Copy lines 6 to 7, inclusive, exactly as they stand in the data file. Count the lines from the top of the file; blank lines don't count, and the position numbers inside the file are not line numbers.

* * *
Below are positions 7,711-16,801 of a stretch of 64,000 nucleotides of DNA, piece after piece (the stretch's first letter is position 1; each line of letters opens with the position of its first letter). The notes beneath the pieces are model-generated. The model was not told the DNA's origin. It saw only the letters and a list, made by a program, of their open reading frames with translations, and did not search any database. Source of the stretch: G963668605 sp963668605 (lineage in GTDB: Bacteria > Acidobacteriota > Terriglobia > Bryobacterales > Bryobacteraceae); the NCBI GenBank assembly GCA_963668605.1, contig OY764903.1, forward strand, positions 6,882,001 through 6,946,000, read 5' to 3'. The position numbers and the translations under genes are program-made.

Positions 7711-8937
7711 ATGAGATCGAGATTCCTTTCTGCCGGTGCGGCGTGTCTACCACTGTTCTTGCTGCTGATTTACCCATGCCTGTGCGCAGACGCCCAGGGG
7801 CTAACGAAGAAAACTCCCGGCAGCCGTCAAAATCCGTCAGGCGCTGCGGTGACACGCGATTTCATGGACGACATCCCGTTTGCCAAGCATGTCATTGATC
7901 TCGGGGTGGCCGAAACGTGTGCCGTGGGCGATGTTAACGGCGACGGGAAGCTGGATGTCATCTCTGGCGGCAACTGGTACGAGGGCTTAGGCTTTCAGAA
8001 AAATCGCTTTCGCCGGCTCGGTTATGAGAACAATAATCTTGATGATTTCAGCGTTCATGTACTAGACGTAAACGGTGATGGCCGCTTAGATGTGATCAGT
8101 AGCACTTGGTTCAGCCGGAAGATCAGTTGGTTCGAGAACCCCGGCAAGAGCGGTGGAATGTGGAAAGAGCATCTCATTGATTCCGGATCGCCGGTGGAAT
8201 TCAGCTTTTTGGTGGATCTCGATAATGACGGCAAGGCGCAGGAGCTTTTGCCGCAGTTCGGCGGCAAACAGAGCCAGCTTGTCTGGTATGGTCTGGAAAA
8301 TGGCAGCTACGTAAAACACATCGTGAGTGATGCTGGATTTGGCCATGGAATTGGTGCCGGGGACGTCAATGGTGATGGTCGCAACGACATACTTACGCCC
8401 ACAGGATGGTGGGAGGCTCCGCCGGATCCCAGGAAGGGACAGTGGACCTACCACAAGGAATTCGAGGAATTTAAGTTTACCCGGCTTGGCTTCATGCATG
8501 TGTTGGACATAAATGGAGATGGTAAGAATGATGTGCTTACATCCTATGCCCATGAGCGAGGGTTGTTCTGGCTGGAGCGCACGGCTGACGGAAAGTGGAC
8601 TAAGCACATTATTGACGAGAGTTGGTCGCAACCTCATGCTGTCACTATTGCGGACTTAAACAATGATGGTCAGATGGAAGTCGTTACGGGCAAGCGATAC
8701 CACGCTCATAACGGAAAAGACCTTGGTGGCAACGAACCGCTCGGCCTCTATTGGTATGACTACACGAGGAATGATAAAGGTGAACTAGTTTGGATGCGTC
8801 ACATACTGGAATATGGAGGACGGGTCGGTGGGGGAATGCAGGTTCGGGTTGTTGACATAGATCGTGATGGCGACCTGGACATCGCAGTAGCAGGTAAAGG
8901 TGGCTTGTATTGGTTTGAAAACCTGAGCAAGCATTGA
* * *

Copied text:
8001 AAATCGCTTTCGCCGGCTCGGTTATGAGAACAATAATCTTGATGATTTCAGCGTTCATGTACTAGACGTAAACGGTGATGGCCGCTTAGATGTGATCAGT
8101 AGCACTTGGTTCAGCCGGAAGATCAGTTGGTTCGAGAACCCCGGCAAGAGCGGTGGAATGTGGAAAGAGCATCTCATTGATTCCGGATCGCCGGTGGAAT